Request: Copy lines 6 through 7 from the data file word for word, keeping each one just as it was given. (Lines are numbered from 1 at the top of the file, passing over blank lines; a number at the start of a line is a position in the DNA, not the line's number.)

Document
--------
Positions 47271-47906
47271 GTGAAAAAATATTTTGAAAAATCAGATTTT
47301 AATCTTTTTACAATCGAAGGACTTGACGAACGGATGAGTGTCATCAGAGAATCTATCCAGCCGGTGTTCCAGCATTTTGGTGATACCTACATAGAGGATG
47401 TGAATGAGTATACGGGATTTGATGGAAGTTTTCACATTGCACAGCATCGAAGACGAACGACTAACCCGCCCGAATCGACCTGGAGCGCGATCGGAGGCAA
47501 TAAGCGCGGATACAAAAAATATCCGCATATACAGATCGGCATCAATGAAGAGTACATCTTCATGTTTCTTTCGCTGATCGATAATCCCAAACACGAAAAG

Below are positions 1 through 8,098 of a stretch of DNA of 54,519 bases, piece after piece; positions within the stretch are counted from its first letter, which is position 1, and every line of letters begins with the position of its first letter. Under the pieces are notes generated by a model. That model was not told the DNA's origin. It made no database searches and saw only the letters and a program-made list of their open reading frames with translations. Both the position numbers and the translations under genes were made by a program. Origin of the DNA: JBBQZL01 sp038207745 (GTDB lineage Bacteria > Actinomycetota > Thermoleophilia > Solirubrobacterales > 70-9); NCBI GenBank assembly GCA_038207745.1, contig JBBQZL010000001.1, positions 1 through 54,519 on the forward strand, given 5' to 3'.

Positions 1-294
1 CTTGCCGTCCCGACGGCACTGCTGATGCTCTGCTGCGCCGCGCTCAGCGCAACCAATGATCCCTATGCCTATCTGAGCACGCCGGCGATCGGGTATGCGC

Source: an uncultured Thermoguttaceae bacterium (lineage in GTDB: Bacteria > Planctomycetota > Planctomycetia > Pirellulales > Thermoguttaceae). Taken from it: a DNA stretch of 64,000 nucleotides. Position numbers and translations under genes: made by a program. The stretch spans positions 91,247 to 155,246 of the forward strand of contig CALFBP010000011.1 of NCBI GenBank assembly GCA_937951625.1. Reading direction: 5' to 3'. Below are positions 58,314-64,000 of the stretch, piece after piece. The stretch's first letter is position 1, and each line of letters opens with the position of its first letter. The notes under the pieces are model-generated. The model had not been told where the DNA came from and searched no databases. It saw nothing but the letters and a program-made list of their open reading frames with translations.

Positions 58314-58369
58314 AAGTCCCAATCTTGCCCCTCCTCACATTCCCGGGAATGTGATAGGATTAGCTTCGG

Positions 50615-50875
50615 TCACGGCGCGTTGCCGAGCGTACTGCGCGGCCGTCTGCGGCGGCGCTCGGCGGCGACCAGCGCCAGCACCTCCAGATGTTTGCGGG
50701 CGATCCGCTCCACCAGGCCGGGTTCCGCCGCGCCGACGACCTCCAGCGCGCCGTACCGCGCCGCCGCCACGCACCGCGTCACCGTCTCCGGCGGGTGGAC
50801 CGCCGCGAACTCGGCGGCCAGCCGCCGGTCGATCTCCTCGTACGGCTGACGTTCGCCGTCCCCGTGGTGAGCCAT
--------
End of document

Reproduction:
Below are positions 1 through 8,098 of a stretch of DNA of 54,519 bases, piece after piece; positions within the stretch are counted from its first letter, which is position 1, and every line of letters begins with the position of its first letter. Under the pieces are notes generated by a model. That model was not told the DNA's origin. It made no database searches and saw only the letters and a program-made list of their open reading frames with translations. Both the position numbers and the translations under genes were made by a program. Origin of the DNA: JBBQZL01 sp038207745 (GTDB lineage Bacteria > Actinomycetota > Thermoleophilia > Solirubrobacterales > 70-9); NCBI GenBank assembly GCA_038207745.1, contig JBBQZL010000001.1, positions 1 through 54,519 on the forward strand, given 5' to 3'.

Positions 1-294